6 September 1995 Design and fabrication of low-cost x-ray mirrors
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Abstract
Traditional x-ray mirrors are quite expensive because of the fabrication cost involved in achieving a very high surface finish of the order of 15 angstrom or better. Currently, zerodur, and silicon carbide are commonly used as the substrate materials of choice for x-ray mirrors, and the required surface finish is achieved thorugh traditional through traditional polishing methods, which are very expensive and time consuming. The cost of instruments for many new applications in the areas of biomedicine, nondestructive testing and space can be greatly reduced by using the replication methods for producing x-ray quality grazing-incidence type mirrors. This paper presents the optical and optomechanical design for a Wolter type I mirror and its mount, and the fabrication methods used to produce a low cost replicated nickel mirror. The finite element analysis (FEA) results for this mirror are also presented. The fabrication steps including the design and nickel and gold plating of the aluminum master mandrel used for the replication are also discussed. A surface finish of 10-15 angstrom was achieved for a mirror with a wall thickness of only 1 mm for such an electroformed mirror. These kind of replicated x-ray mirrors can result in a major saving in the weight as well as cost, while also making the resulting instruments much more compact and rugged.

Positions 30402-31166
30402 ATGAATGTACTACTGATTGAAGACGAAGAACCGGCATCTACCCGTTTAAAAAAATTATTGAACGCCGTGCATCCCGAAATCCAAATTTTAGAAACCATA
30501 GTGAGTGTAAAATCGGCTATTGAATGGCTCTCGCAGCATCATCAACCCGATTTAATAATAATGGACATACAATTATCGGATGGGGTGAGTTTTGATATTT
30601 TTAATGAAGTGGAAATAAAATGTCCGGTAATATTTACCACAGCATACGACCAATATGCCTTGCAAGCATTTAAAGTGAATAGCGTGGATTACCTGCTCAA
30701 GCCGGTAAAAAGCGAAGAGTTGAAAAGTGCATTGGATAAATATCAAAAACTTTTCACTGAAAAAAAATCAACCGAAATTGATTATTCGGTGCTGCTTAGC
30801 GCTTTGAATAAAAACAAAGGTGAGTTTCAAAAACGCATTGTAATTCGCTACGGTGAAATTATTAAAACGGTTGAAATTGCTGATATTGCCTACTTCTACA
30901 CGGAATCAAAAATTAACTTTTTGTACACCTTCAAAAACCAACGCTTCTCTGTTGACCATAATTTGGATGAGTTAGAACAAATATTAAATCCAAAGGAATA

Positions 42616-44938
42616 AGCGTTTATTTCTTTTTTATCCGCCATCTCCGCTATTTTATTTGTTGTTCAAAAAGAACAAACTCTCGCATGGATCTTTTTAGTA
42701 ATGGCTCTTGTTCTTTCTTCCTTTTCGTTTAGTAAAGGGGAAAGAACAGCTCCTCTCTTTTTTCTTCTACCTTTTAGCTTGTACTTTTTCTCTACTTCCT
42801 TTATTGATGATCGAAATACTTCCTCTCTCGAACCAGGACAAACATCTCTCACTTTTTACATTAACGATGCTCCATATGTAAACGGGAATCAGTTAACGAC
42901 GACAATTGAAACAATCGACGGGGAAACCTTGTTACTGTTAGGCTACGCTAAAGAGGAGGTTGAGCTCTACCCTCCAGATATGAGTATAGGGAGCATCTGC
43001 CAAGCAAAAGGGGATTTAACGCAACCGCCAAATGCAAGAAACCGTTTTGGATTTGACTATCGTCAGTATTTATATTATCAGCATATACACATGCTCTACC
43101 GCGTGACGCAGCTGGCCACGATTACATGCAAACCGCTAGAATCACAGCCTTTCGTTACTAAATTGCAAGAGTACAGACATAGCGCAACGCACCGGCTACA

© (1995) COPYRIGHT Society of Photo-Optical Instrumentation Engineers (SPIE). Downloading of the abstract is permitted for personal use only.
Anees Ahmad, Darell E. Engelhaupt, Chen Feng, Ye Li, "Design and fabrication of low-cost x-ray mirrors", Proc. SPIE 2542, Optomechanical and Precision Instrument Design, (6 September 1995); doi: 10.1117/12.218654; https://doi.org/10.1117/12.218654
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